Imagine a scene where educated youngsters spread knowledge giving audio-visual presentations on their laptops to underprivileged children in rural areas, that too at their street corners.
India’s ‘Missile Man’ and former President A.P.J. Abdul Kalam was a dreamer and a doer.
To fulfill his dream, his close lieutenant Srijan Pal Singh, an IIM-Ahmedabad gold medallist, is in the process of appointing 150 young graduates as Kalam Library Ambassadors. They will kick off Nukkad (street corner) Libraries on July 27, the third death anniversary of Dr. Kalam to bring libraries to the un-reached millions.
As part of this, youth in the age of 18-25 will get certificates from Kalam Centre – founded by Mr. Singh after the demise of his mentor to propagate his ideals – for conducting 100 hours of classes.
Pupil and mentor
It all started with an invitation from the former President, with whom Mr. Singh came in contact during Dr. Kalam’s lectures at IIM-Ahmedabad as a visiting professor where the former was a student. Later, he joined as Officer-on-Special Duty and Advisor to the President.
Before entering the Rashtrapati Bhavan, Mr. Singh had a stint at Boston Consulting Group, and headed a project on governance and transparency in public distribution system in Maoist-affected areas of Odisha’s undivided Koraput district. Later, he became a full-time follower and associate of late Dr. Kalam, who gave a call to children to dream the dreams to build a resurgent India.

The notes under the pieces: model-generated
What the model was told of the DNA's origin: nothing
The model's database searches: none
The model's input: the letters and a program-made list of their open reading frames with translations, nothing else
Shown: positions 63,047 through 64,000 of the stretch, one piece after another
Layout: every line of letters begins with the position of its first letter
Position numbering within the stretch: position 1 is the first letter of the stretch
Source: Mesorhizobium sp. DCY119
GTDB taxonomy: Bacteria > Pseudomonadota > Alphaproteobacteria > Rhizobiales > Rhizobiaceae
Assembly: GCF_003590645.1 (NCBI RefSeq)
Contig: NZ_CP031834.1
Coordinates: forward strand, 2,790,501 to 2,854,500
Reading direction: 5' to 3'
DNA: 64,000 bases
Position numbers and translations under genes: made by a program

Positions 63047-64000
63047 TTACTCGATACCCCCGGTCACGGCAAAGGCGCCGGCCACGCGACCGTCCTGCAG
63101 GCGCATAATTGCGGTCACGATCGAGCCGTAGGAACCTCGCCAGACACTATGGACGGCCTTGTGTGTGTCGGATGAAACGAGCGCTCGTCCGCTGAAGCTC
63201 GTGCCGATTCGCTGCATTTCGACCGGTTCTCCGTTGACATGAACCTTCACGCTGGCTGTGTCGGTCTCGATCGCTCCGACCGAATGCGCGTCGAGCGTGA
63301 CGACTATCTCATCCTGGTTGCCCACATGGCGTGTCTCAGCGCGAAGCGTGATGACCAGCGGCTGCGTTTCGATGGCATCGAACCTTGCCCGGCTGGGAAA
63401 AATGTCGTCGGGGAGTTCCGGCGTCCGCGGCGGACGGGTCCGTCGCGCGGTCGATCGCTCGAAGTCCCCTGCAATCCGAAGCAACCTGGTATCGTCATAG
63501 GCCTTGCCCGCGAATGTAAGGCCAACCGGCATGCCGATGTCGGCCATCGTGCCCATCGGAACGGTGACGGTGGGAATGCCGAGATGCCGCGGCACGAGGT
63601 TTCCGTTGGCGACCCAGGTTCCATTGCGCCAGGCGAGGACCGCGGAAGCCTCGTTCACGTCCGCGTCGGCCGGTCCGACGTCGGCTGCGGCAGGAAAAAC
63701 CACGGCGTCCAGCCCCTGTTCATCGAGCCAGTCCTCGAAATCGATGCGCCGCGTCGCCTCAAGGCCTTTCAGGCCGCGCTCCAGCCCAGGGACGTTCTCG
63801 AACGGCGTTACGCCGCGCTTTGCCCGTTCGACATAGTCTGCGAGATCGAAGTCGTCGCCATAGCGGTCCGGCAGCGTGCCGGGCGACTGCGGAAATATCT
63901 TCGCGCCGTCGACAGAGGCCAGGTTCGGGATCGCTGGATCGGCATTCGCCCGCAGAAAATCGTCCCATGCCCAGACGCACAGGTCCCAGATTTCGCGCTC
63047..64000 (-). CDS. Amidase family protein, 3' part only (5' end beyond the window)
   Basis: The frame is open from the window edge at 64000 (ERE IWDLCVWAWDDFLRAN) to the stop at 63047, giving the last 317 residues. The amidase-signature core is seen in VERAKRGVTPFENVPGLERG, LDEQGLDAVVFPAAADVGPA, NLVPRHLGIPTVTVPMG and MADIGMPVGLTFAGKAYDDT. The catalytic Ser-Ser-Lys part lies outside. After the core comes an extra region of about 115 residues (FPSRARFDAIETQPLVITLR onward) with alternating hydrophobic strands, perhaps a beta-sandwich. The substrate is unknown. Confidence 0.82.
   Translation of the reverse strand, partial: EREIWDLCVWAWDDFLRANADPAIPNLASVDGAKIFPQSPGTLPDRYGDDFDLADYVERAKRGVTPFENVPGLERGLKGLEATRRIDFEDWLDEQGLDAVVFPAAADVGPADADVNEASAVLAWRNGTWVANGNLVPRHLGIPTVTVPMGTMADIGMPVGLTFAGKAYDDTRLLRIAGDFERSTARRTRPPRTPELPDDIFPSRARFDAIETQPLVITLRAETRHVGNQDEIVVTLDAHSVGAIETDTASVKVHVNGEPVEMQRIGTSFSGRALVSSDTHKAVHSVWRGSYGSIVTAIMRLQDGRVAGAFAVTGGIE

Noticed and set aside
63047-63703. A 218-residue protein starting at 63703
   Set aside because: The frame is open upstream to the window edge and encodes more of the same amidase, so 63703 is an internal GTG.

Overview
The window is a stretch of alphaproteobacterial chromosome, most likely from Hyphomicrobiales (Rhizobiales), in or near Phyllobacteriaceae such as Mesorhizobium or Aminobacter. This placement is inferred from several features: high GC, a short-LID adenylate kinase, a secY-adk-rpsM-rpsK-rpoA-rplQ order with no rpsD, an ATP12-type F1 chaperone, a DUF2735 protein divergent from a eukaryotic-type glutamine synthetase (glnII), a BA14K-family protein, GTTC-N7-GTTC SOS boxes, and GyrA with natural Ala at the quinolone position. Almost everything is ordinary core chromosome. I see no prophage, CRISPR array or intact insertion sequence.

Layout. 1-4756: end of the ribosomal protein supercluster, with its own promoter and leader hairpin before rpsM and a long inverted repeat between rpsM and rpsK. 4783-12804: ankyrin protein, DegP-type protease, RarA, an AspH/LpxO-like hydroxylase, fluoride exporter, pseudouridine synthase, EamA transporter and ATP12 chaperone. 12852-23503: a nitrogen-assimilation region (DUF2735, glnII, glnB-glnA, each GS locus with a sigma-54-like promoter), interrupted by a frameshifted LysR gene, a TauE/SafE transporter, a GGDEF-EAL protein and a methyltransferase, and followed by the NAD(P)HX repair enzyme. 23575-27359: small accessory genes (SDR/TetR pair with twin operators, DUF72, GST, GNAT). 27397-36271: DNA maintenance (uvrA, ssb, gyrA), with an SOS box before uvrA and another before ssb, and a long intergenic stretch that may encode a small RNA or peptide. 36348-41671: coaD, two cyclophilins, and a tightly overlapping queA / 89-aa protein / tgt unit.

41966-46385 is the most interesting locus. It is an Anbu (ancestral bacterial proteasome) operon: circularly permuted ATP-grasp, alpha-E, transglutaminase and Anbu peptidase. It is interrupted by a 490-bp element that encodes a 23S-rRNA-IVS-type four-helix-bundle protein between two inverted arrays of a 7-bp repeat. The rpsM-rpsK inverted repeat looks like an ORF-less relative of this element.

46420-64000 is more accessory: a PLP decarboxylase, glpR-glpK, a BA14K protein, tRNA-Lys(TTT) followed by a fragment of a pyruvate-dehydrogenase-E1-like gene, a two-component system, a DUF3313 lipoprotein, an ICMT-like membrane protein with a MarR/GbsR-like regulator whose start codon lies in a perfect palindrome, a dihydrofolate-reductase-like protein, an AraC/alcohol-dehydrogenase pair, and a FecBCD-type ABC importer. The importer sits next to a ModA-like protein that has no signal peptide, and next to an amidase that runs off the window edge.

A popular social entrepreneur, Mr. Singh co-authored with Kalam best-sellers,
Target 3 Billion
Reignited: Scientific Pathways to a Brighter Future
Advantage India: For Challenge to Opportunity
. During his association with Kalam from 2009 to 2015, he was instrumental in popularising ‘What Can I Give Mission’ and, Providing Urban Amenities to Rural Areas (PURA).
A knowledge mission
“As part of PURA we want to start Nukkad Libraries as a humble beginning and slowly make it into a big movement. It is a knowledge mission to promote the habit of reading among all by setting up libraries across India, on an average one for each km by spending Rs. 7 lakh to Rs. 8 lakh,” he told
Funded by a network of well-wishers and corporates, Nukkad Library is a mobile library with volunteers educating rural children on various subjects like history, constitution, values etc. Kalam Centre is also encouraging families to have home libraries with a minimum of five books.
“In the digital age, the habit of reading is fading away. Hence, there is a need to promote it in a big way among all sections,” Mr. Singh points out.
He was here to inaugurate a Kalam Library set up by Kalam Centre and its partner Startup Accelerator India (SAI), set up by Singapore-based Govin Capital to promote startup culture, at the Sunrise Incubation Hub, Rushikonda.
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